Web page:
MPs Approve Nominee For Somalia Envoy

25 March – Source: Daily Nation – 177 Words

The National Assembly on Wednesday evening approved the nomination of Maj-Gen (Rtd) Lucas Tumbo as Kenya’s new ambassador to Somalia. This means that President Kenyatta can formally appoint and send him on his way to Mogadishu. Maj-Gen Tumbo was earlier this month vetted by the Defence and Foreign Relations Committee that later recommended his approval by the House. Among his credentials is his military background, which the MPs thought would come in handy in charting the future of Kenya’s war-torn neighbour. The committee headed by Tetu MP Ndung’u Gethenji also agreed that a military man was best placed to deal with the Al-Shabaab security threat, which the nominee said he was well-placed to do. “I have served in several countries including Ethiopia and Sudan and I know what it takes for the country to cement peace in the region,” he said. Mr Tumbo, unlike other nominees, also impressed the MPs by announcing that he was willing to relocate to Mogadishu, the Somalia capital, and not the safer and more comfortable Nairobi.


Remittance Cuts A Threat to Somalia’s Food Security

25 March – Source:  VOA – 646 Words

Aid groups say remittances from abroad are key to food security in Somalia, and that an American bank’s recent decision to bar money transfers into the country could have disastrous effects.  The move, apparently required by U.S. anti-terrorism measures, could contribute to making Somalia’s hunger problems even worse. In February, Merchants Bank of California stopped working with Somali remittance companies.  It was the last major U.S. bank that allowed Somalis to send money home. The announcement caused an outcry among aid organizations.  They say it will make it more difficult for Somalis in the diaspora to support their families back home, where decades of war, recurrent drought and continued lawlessness have left millions vulnerable. An estimated $1.3 billion are sent to Somalia each year, which is more than humanitarian aid, development aid and foreign direct investment combined.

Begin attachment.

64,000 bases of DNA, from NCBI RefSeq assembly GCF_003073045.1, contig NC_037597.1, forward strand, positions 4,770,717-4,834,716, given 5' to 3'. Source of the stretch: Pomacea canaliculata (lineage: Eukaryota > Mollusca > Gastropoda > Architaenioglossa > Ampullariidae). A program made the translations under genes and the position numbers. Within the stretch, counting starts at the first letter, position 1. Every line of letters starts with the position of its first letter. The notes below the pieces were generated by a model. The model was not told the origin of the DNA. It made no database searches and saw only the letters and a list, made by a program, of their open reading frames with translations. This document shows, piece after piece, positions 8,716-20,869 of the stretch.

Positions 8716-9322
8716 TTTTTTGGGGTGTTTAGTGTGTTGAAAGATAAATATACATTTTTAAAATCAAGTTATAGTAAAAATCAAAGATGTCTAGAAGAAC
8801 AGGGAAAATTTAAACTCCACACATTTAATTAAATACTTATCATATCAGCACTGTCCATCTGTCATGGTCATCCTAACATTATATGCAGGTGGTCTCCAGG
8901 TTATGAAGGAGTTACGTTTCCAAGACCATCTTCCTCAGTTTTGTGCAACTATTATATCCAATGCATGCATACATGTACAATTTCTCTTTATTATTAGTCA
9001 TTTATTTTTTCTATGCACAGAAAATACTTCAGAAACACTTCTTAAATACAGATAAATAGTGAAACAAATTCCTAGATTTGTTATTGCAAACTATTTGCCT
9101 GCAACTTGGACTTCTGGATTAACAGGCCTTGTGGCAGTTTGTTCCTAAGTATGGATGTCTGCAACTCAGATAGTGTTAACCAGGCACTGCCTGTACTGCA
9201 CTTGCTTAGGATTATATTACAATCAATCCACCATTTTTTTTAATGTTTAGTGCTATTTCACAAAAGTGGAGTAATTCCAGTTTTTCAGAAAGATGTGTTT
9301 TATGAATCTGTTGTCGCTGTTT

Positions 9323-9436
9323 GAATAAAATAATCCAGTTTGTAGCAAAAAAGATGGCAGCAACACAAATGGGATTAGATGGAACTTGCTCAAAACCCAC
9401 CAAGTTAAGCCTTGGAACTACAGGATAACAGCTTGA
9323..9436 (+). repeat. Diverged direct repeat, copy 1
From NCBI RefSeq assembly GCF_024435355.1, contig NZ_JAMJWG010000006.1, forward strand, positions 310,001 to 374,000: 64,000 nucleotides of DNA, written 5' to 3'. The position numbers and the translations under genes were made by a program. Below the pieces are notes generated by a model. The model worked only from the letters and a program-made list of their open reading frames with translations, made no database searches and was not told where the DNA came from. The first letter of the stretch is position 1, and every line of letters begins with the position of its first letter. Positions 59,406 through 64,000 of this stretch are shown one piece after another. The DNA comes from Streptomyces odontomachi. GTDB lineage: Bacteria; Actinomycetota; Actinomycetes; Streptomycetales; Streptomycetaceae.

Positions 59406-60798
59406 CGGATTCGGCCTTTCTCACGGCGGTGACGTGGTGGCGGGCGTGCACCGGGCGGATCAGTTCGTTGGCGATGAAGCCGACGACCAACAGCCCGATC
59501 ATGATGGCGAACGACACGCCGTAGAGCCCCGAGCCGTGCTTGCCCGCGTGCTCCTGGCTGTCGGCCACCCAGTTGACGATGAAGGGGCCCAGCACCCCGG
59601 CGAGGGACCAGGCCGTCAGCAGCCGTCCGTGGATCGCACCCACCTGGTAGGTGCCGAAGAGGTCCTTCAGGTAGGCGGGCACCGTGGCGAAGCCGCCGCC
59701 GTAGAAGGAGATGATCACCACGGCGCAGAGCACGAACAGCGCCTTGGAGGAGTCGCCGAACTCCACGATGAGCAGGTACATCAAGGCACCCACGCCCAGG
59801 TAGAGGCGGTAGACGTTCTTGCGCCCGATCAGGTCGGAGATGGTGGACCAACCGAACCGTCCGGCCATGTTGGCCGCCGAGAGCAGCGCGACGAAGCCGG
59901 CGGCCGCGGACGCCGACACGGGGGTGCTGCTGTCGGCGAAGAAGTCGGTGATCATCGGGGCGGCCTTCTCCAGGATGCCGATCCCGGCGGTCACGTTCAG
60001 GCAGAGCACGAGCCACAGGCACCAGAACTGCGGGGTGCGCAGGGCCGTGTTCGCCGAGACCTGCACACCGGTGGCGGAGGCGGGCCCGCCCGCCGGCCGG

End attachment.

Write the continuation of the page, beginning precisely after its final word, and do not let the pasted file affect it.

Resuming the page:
Ed Pomfret, who works with Oxfam’s Somalia program, points out that stemming this flow could end up being costly for the international community. “We know that at least 40 percent of Somalis rely on remittances for survival,” he said.  “If the $1.3 billion does not come through, you end up throwing millions more people into a crisis situation, and then the international community then has to pick up the pieces and will end up spending a huge amount more money on aid, instead of allowing Somalis to look after themselves and look after each other.” Merchants Bank had been under intense pressure from U.S. government regulators to more closely monitor money transfers to Somalia, or risk falling afoul of laws prohibiting money laundering and funding terrorist organizations.

Members Of Congress Urge Congressional Leadership To Support Somalia

25 March – Source: US Congress/Hiiraan Online – 653 Words